Short-term loan of quartet of instruments once owned by Paganini will include a complete Beethoven cycle in Tokyo
The Kuss Quartet, based in Germany, is now known to be the next recipient on short-term loan of the ‘Paganini Quartet’ - a group of instruments by Antonio Stradivari once owned by Niccolò Paganini.
The great violinist was a collector of fine instruments and assembled the set over time. The instruments, which were not made as a matched quartet by Stradivari, are the 1727 ‘Comte Cozio di Salabue’ and 1680 ‘Desaint’ violins; one of just 13 surviving violas by Stradivari, the ‘Mendelssohn’ of 1731, the tone of which so inspired Paganini that he commissioned Berlioz to write Harold in Italy for it; and the 1736 ‘Ladenburg’ cello, thought to be the maker’s last.
The quartet was separated after Paganini’s death and only reunited in the 1950s by dealer Emil Herrmann in New York. It was played by the Paganini and Cleveland Quartets and then became the first acquisition of the Nippon Music Foundation in 1994.
Subsequently it went to the Tokyo Quartet until it disbanded in 2013. Since then the Hagen Quartet played the instruments for a short period, and the Quartetto di Cremona borrowed them for a special project until late last year.
The Kuss Quartet is also receiving the instruments on short-term loan for a special project: a complete Beethoven quartet cycle performed across five concerts at Suntory Hall in Tokyo this June, which will be recorded for release on the Rubicon Classics label.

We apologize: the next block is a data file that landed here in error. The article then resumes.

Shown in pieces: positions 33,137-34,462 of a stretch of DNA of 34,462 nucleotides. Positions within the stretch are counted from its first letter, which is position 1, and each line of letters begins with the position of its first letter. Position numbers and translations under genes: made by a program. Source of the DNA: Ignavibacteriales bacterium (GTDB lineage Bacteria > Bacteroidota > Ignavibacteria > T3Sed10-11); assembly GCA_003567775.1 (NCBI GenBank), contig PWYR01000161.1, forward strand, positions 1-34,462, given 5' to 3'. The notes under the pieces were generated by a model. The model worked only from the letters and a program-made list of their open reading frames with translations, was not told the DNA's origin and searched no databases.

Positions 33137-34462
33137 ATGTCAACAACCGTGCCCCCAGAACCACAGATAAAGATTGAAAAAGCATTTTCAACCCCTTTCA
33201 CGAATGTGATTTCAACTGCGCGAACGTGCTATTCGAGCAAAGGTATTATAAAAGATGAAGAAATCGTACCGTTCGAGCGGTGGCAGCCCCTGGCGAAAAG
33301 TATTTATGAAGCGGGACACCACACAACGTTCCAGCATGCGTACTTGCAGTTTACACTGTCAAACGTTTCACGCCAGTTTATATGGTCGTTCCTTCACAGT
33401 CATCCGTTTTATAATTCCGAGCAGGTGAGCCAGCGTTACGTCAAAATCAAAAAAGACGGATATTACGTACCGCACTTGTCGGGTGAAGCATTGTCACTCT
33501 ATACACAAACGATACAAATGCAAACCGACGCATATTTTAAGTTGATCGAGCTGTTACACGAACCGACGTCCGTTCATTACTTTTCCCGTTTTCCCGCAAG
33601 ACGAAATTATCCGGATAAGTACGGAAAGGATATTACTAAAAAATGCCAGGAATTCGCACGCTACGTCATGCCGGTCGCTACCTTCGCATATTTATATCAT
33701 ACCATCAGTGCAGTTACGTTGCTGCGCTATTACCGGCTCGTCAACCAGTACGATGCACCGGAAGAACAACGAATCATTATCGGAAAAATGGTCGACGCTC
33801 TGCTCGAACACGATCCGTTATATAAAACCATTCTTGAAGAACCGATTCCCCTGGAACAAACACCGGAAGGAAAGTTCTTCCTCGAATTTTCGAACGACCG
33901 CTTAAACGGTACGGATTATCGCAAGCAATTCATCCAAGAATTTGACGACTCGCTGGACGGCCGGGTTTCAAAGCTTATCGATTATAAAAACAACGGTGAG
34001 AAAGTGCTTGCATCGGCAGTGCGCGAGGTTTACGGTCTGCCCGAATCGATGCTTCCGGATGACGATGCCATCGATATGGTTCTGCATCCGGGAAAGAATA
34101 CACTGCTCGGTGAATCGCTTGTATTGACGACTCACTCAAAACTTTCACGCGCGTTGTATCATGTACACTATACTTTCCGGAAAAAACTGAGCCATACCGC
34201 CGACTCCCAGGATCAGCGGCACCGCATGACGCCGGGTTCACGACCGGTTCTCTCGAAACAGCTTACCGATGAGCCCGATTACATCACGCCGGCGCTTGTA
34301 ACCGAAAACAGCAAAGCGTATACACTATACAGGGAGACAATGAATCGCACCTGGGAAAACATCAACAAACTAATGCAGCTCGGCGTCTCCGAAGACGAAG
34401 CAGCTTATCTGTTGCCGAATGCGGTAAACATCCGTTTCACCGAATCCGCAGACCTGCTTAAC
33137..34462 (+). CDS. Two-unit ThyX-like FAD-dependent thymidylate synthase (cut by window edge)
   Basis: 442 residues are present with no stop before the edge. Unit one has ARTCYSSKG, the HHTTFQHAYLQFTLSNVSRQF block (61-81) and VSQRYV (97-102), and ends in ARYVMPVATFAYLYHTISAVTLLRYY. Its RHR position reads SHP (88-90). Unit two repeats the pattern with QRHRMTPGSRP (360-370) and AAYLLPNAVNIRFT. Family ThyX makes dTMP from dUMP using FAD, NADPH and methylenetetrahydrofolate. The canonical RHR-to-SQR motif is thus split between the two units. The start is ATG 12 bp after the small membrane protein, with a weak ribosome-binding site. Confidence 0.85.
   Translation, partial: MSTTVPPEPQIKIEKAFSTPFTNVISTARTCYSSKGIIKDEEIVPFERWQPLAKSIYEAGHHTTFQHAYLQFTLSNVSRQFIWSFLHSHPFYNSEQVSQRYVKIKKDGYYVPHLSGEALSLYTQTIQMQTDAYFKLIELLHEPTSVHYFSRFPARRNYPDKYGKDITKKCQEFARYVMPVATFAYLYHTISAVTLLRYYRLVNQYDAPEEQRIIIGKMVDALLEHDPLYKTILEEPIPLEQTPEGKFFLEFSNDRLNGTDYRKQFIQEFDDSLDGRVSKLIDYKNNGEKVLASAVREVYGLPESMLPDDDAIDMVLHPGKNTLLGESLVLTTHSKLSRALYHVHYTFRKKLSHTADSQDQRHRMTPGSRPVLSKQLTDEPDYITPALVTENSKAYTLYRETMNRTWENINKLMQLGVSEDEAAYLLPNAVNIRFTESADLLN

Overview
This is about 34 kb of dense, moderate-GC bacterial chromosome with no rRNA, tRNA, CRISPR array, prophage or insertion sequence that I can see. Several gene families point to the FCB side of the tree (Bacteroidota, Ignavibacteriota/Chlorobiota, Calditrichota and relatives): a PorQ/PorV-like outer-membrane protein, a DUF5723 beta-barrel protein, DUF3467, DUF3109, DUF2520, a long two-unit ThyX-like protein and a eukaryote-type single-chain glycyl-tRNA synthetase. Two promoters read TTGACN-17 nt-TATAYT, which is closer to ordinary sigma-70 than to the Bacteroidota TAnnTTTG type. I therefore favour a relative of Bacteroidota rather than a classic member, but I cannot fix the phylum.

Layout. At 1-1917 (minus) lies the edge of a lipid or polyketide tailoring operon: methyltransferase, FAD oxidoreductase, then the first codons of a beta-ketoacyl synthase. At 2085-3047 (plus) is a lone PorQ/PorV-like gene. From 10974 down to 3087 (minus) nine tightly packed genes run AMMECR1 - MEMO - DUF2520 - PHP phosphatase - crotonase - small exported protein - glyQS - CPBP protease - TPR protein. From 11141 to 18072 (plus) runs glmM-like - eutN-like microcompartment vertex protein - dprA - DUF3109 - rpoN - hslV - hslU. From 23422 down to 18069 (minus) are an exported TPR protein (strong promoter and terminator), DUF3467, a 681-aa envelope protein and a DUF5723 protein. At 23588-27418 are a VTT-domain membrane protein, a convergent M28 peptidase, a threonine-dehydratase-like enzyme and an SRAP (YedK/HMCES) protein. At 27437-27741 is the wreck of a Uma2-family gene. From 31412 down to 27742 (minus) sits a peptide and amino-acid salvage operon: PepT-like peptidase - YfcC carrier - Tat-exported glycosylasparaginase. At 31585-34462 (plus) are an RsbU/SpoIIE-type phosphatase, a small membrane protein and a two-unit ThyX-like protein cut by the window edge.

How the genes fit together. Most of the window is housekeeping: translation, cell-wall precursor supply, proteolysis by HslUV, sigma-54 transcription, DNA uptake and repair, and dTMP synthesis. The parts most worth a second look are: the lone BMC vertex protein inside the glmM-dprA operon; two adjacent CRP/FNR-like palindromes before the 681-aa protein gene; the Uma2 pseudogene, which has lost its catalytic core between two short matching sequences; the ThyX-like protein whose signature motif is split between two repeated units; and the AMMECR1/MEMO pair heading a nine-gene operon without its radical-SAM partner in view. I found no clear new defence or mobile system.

The quartet has taken possession of the instruments already and will also be performing on them at a Wigmore Hall concert in London on 27 May.
The Nippon Music Foundation owns a total of 21 instruments made by Antonio Stradivari and Guarneri ‘del Gesù’ and loans them ‘to young promising musicians and internationally active musicians regardless of their nationalities’.
Current recipients include Veronika Eberle, Benjamin Beilman, Ray Chen, Arabella Steinbacher and Pablo Ferrández. The foundation also lends the 1708 ‘Huggins’ Stradivari to the winner of the violin edition of the Queen Elisabeth Competition (currently Ji Young Lim).
The foundation made international headlines in 2011 when it sold the ‘Lady Blunt’ Stradivari in aid of victims of the Japanese earthquake and tsunami.